Nick Burne joins THINK

first_imgCharity new media expert Nick Burne has joined THINK Consulting Solutions as senior new media consultant. He will work closely with Jason Potts on developing THINK’s new media and digital consultancy offering.Burne joins from Christian Aid where he was head of interactive marketing between 2005 and 2008. He launched the charity’s first e-commerce website, which exceeded income targets by 700%, and in June 2007 he implemented the charity’s new corporate website.Nick also runs, a social networking site he established in 2003 for musicians looking for new band members, which now has more than 36,000 registered users.Nick’s areas of expertise include: digital behavior, audience research and insights, competitive analysis, online marketing tactics (such as search, email and affiliate marketing), Web 2.0 technologies, mobile platforms and e-commerce.He has won a number of industry awards including the 2005 Bronze Cannes Cyber Lion award for (2005).THINK’s managing director Tony Elischer said: “We are enormously pleased to welcome Nick – one of the real stars of charity digital fundraising – to the ranks of THINK Consulting Solutions, to cope with the increasing demand for digital consultancy expertise and to continue to drive digital and new media fundraising further up the charity agenda.” Howard Lake | 7 May 2008 | News AddThis Sharing ButtonsShare to TwitterTwitterShare to FacebookFacebookShare to LinkedInLinkedInShare to EmailEmailShare to WhatsAppWhatsAppShare to MessengerMessengerShare to MoreAddThis Nick Burne joins THINK Tagged with: Consulting & Agencies Digital Recruitment / people  34 total views,  2 views today AddThis Sharing ButtonsShare to TwitterTwitterShare to FacebookFacebookShare to LinkedInLinkedInShare to EmailEmailShare to WhatsAppWhatsAppShare to MessengerMessengerShare to MoreAddThis About Howard Lake Howard Lake is a digital fundraising entrepreneur. Publisher of UK Fundraising, the world’s first web resource for professional fundraisers, since 1994. Trainer and consultant in digital fundraising. Founder of Fundraising Camp and co-founder of Researching massive growth in giving.last_img read more


first_imgPlease join us on 9/11 at Marina Pointe, 830 LST Drive from 4:30-7:30 and enjoy free food and entertainment for all first responders, active military, retired military and their immediate family members. Just show your ID or badge to get in free. This event is open to the general public for $5.00 per person. Anyone under 18 gets in free.All proceeds benefit 911 Gives Hope.Thank you to all first responders and military for putting your lives on the line for our community everyday.Please take time and vote in today’s “Readers Poll”. Don’t miss reading today’s Feature articles because they are always an interesting read. Please scroll at the bottom of our paper so you can enjoy our creative political cartoons. Copyright 2015 City County Observer. All rights reserved. This material may not be published, broadcast, rewritten or redistributed without our permission. FacebookTwitterCopy LinkEmailSharelast_img read more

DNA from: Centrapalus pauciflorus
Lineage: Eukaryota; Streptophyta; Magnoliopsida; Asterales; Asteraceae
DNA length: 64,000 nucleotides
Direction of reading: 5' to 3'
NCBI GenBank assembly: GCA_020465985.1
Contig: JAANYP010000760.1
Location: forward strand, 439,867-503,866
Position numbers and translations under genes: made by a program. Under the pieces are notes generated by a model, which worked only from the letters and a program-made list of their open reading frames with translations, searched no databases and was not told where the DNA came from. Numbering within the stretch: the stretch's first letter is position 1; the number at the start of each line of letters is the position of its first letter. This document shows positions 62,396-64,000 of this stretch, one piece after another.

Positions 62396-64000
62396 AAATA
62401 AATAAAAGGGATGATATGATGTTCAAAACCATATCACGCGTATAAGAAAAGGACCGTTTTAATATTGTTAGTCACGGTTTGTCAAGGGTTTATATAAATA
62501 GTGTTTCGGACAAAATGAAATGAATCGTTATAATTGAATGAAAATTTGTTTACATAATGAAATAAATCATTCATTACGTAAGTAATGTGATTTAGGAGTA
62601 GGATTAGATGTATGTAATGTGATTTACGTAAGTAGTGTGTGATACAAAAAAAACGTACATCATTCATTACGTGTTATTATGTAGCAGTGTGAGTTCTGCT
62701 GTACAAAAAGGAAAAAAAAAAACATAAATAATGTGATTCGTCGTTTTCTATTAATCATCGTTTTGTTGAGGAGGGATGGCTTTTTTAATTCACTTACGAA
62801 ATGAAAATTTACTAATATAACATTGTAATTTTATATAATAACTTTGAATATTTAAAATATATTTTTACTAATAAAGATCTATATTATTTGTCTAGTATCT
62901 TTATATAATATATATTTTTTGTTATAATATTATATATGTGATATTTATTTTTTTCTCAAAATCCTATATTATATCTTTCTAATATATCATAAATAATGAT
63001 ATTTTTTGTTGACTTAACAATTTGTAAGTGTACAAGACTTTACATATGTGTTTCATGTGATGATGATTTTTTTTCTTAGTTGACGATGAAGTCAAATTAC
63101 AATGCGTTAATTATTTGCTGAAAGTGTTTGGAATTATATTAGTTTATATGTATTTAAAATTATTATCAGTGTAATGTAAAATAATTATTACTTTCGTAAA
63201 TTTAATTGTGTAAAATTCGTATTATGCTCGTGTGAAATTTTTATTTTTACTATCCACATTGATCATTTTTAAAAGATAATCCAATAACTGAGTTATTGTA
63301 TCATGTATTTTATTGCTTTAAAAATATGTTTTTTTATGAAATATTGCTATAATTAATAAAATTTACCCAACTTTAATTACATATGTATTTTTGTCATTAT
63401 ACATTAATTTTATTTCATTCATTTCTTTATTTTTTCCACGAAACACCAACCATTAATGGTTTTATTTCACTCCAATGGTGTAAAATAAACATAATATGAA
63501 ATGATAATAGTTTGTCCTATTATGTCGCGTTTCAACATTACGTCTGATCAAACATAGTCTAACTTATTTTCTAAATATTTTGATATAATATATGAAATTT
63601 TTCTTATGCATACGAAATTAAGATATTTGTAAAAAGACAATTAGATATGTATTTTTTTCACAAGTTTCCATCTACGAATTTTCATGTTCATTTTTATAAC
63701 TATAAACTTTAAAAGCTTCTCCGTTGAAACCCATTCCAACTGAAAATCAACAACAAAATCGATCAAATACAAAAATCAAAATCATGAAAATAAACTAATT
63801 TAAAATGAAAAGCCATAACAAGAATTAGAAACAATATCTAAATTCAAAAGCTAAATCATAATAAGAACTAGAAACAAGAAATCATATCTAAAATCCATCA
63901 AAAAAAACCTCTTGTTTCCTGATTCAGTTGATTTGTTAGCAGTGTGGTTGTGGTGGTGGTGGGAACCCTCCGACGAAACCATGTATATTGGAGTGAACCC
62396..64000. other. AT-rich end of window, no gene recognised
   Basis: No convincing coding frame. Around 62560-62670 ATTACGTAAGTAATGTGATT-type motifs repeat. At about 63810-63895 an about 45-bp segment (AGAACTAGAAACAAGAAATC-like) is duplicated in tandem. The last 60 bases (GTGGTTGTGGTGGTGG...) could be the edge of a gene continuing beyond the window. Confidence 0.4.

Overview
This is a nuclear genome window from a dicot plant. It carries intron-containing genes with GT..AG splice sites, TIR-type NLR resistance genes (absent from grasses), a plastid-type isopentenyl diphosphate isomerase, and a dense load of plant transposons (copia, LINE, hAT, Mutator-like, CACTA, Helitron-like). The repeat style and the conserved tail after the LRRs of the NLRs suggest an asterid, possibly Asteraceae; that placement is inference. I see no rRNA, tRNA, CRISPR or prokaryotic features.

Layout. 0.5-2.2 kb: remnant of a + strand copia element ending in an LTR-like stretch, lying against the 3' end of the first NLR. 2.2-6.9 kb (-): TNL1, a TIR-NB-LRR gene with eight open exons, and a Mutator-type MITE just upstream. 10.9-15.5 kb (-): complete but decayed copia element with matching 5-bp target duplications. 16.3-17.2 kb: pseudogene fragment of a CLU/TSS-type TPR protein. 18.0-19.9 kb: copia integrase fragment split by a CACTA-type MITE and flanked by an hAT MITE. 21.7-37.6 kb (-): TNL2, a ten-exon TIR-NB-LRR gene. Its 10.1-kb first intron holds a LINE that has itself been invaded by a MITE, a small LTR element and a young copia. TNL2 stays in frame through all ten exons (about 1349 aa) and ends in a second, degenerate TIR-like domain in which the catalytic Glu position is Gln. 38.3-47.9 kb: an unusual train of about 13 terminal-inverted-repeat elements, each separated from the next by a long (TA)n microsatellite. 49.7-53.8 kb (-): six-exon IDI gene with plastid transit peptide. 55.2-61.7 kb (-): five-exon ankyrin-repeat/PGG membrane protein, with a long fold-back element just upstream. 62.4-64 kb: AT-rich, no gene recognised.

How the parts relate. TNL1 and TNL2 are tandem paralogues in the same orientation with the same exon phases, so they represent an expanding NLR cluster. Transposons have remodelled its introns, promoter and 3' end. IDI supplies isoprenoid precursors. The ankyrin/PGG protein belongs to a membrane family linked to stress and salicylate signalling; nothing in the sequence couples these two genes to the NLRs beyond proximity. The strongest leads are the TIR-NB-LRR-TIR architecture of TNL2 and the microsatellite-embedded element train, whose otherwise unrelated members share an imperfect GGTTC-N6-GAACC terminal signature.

Theater law is in the books

first_imgTheater law is in the books August 15, 2004 Regular News Theater law is in the bookscenter_img Something a little different may soon arrive at a law school near you — theater law.While law students traditionally have studied contracts, criminal law, and constitutional law, Nova Southeastern University’s law Professor Robert M. Jarvis felt it was high time they learned about theater law. He co-wrote what us believed to be the first law school textbook on the subject, titled “Theater Law: Cases and Materials,” a 500-page book being published this summer by Carolina Academic Press, Durham, North Carolina ( other subjects, the book includes chapters on playwrights, producers, directors, performers, and crew members. It also features sample theater contracts so that students can better understand how the industry works. In addition to Jarvis, 11 other law school professors from California, Florida, Louisiana, Michigan, Minnesota, New York, Pennsylvania, and Washington, D.C., helped write the book.“Theater law is a wonderful subject for law students to sink their teeth into,” Jarvis said. “It’s got great stories, lots of passion, colorful characters, and a little bit of everything — from history to economics to law.”Jarvis used the book to teach theater law this summer at NSU’s Shepard Broad Law Center where he has been a law professor since 1987. The idea for the book came to him in 2001, when he realized that entertainment law textbooks were focusing on movies and television and leaving out the stage.last_img read more

Repeat Stock Car win for Smith at Algona